CoronavirusPolitics & Money

Coronavirus may stall U.S. economy, Goldman Sachs says

Goldman’s forecast: 0.7% GDP growth in 1Q and no growth in 2Q

The coronavirus will stall the U.S. economy without causing a contraction, according to a Goldman Sachs forecast issued Sunday.

GDP growth will slow to 0.7% in the current quarter, the worst pace since the financial crisis, and grind to a halt in the second quarter, said the group led by Jan Hatzius, the investment bank’s chief U.S. economist.

The third quarter likely will see 1% growth, and the fourth quarter is expected to post a 2.3% expansion, according to the forecast.

“We lowered our Q1 GDP tracking forecast by two tenths over the past week to 0.7% based on a downward revision to January wholesale inventories and declines in U.S. and global trade volumes,” the report said.

The investment bank also is predicting the Federal Reserve will lower its benchmark rate by half a percentage point at its two-day meeting ending March 18 and another half a percentage point at its meeting a month later. That would put the rate in the 0.5% to 0.75% range, the lowest in three years.

The Fed made a rare inter-meeting emergency rate cut of half a percentage point last week in an effort to bolster the economy and calm coronavirus fears.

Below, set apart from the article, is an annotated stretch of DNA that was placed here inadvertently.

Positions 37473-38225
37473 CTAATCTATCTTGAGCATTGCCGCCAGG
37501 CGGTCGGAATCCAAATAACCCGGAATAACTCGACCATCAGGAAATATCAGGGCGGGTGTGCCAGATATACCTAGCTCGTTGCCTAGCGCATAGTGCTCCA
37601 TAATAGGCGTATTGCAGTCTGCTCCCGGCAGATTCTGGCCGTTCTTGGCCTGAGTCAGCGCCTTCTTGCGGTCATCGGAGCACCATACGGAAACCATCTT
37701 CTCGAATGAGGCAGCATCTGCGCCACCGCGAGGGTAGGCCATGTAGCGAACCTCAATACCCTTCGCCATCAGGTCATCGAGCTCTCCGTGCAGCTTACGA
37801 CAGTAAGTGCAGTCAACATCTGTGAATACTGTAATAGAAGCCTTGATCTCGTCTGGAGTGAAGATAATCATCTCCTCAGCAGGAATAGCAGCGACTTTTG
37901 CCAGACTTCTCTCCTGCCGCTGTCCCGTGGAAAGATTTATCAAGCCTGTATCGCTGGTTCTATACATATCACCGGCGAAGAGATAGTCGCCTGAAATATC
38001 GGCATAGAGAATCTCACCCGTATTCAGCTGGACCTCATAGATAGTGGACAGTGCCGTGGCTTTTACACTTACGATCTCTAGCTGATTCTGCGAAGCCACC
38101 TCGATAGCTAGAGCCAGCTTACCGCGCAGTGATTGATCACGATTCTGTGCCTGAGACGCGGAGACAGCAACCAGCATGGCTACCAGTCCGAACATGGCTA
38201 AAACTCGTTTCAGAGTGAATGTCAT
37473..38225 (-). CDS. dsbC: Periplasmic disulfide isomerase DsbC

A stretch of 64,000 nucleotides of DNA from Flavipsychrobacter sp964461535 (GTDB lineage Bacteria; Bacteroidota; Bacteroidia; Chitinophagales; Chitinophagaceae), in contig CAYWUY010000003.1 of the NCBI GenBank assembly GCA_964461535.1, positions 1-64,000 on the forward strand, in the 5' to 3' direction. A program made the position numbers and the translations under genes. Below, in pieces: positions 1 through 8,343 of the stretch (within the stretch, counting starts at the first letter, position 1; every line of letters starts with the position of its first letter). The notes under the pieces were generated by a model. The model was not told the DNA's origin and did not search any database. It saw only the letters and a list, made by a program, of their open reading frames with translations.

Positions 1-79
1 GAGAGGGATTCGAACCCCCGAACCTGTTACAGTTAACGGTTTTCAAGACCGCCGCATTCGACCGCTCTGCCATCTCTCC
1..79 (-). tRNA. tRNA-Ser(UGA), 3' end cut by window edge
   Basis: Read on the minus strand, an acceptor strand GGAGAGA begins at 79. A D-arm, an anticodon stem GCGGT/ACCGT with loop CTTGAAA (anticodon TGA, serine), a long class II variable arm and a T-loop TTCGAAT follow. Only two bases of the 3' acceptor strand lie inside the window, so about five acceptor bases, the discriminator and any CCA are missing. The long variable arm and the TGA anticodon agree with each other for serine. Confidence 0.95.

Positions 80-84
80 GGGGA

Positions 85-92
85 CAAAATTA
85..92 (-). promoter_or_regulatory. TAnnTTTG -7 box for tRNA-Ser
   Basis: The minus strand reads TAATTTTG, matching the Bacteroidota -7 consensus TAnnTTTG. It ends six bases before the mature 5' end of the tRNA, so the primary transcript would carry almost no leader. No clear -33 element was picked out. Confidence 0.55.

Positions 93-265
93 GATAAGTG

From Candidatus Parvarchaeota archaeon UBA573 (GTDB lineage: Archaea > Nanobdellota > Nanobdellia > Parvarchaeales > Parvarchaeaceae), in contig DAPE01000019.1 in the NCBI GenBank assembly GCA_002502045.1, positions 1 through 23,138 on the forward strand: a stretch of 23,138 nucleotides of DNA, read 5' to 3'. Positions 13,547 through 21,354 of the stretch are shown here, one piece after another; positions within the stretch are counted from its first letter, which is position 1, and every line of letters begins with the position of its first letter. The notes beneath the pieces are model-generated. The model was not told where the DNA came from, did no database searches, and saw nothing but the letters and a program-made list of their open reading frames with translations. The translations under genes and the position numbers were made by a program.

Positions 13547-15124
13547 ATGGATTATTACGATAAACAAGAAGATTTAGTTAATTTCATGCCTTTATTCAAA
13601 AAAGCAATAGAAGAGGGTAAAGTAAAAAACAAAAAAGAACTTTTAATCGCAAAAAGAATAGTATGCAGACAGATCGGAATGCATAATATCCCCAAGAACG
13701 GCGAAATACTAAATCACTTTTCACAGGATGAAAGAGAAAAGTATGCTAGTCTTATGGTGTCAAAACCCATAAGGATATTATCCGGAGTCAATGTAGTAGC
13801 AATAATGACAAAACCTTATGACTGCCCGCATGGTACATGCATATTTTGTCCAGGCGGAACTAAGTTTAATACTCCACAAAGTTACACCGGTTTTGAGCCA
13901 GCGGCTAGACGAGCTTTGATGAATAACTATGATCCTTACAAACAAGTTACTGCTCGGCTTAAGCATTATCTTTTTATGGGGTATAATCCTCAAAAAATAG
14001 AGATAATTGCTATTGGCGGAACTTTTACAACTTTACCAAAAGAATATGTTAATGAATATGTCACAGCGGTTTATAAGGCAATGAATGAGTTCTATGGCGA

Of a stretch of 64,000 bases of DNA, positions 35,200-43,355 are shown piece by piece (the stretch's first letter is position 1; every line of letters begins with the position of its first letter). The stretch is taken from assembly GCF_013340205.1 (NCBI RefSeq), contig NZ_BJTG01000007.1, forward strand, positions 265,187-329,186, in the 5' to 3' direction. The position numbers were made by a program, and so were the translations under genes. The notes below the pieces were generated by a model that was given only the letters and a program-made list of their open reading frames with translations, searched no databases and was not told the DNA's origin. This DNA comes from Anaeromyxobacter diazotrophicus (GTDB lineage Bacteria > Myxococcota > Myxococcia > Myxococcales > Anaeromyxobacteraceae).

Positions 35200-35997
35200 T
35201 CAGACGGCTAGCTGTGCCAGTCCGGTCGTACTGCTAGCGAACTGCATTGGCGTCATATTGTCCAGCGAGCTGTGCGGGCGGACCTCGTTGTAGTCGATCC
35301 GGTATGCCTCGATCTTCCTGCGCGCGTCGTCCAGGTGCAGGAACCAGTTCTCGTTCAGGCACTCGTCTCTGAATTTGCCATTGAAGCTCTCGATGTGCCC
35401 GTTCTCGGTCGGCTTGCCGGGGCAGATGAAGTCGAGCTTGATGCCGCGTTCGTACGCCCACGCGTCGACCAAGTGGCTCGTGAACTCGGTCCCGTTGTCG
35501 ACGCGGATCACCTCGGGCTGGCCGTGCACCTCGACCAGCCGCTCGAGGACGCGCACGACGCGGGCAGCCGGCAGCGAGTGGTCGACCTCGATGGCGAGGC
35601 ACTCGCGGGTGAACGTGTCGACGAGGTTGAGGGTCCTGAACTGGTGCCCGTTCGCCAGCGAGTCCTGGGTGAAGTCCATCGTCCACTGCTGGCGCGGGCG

The coronavirus outbreak has sickened about 110,000 people in more than 100 countries and is close to being declared a pandemic, the World Health Organization said on Monday. Officials reported over 500 cases in the U.S. and 22 deaths from the disease named COVID-19.

The U.S. economy is struggling with the global impact of the coronavirus that emerged in China at the end of last year. Within two months, the number of people infected with COVID-19 surpassed the 2002 to 2003 total for SARS, the last time the world faced a similar challenge.

Back then, China accounted for about 4% of the global economy. Now, its share is about 17%. Quarantines in China have resulted in supply-chain disruptions for U.S. companies, as well as a drop in global trade volume and U.S. tourism.

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